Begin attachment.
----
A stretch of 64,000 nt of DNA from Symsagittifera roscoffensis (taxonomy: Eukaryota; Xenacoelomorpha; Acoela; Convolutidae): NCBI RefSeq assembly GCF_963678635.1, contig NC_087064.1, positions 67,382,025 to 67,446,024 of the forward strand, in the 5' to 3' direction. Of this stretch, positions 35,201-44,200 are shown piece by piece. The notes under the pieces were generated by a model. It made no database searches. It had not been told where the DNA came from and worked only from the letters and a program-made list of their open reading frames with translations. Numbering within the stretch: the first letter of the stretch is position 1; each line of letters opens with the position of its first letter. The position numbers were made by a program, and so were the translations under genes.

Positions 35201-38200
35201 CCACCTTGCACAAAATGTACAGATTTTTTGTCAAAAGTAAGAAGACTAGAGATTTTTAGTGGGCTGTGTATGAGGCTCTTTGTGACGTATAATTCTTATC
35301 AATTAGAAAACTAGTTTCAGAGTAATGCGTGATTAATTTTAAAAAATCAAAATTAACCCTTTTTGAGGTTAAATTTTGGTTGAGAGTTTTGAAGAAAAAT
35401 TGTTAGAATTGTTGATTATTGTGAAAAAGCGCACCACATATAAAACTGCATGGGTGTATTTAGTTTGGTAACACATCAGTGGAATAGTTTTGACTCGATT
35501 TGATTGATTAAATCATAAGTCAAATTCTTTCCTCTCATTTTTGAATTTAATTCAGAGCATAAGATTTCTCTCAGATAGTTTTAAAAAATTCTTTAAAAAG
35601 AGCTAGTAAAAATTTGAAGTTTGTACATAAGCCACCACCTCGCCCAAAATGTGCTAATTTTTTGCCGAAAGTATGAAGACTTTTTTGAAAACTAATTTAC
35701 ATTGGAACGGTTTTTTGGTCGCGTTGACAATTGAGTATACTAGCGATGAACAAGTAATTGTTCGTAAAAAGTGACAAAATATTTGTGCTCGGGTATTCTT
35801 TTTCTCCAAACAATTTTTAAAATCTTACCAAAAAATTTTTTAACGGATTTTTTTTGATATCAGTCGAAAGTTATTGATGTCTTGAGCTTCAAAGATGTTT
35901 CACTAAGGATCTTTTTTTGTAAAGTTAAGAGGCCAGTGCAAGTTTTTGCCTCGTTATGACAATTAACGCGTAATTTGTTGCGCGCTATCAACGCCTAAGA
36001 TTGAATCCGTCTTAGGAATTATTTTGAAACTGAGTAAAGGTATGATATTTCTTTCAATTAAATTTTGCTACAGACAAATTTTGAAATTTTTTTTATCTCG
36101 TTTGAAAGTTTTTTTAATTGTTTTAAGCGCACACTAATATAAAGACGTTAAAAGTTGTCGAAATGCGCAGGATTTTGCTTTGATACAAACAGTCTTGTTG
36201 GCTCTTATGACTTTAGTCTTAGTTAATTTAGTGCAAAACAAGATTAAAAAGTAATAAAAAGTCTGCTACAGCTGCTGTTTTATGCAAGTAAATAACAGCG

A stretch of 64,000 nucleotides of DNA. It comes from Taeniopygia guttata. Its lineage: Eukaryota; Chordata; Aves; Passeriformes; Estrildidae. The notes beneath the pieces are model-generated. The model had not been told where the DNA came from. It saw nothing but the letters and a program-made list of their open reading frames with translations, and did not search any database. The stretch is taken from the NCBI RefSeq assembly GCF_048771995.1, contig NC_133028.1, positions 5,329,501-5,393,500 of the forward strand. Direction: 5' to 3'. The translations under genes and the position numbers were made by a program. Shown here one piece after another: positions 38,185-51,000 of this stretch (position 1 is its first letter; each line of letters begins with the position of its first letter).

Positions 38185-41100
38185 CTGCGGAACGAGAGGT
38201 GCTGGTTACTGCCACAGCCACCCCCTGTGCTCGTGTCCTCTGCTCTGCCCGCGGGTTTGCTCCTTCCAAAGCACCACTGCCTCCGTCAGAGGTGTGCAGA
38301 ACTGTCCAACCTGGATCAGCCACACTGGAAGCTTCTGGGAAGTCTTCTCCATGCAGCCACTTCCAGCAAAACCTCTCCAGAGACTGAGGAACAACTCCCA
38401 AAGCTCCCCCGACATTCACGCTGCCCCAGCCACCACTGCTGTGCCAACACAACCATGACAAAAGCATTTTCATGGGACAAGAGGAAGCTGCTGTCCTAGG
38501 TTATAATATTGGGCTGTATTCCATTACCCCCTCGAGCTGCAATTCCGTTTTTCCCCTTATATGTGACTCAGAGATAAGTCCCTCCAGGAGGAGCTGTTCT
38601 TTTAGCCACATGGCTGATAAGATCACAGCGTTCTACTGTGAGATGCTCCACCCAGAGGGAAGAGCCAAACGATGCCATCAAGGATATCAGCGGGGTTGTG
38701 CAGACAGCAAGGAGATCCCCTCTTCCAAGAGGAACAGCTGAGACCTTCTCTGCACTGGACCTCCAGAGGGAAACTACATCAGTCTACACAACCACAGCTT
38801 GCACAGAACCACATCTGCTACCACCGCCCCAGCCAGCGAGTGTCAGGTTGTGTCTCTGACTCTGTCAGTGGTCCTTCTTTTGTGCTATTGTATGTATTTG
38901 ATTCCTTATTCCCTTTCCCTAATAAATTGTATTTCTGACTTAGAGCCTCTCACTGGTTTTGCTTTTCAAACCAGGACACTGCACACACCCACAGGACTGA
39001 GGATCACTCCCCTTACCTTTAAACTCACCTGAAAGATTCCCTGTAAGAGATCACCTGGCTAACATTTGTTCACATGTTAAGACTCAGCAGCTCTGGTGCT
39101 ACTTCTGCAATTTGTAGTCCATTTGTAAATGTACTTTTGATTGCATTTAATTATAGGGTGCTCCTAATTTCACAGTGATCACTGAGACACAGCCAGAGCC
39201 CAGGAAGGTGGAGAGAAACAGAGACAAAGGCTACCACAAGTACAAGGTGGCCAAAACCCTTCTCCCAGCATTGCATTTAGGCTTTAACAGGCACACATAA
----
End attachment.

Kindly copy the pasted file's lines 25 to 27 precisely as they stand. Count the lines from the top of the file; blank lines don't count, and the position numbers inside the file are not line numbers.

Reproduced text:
39001 GGATCACTCCCCTTACCTTTAAACTCACCTGAAAGATTCCCTGTAAGAGATCACCTGGCTAACATTTGTTCACATGTTAAGACTCAGCAGCTCTGGTGCT
39101 ACTTCTGCAATTTGTAGTCCATTTGTAAATGTACTTTTGATTGCATTTAATTATAGGGTGCTCCTAATTTCACAGTGATCACTGAGACACAGCCAGAGCC
39201 CAGGAAGGTGGAGAGAAACAGAGACAAAGGCTACCACAAGTACAAGGTGGCCAAAACCCTTCTCCCAGCATTGCATTTAGGCTTTAACAGGCACACATAA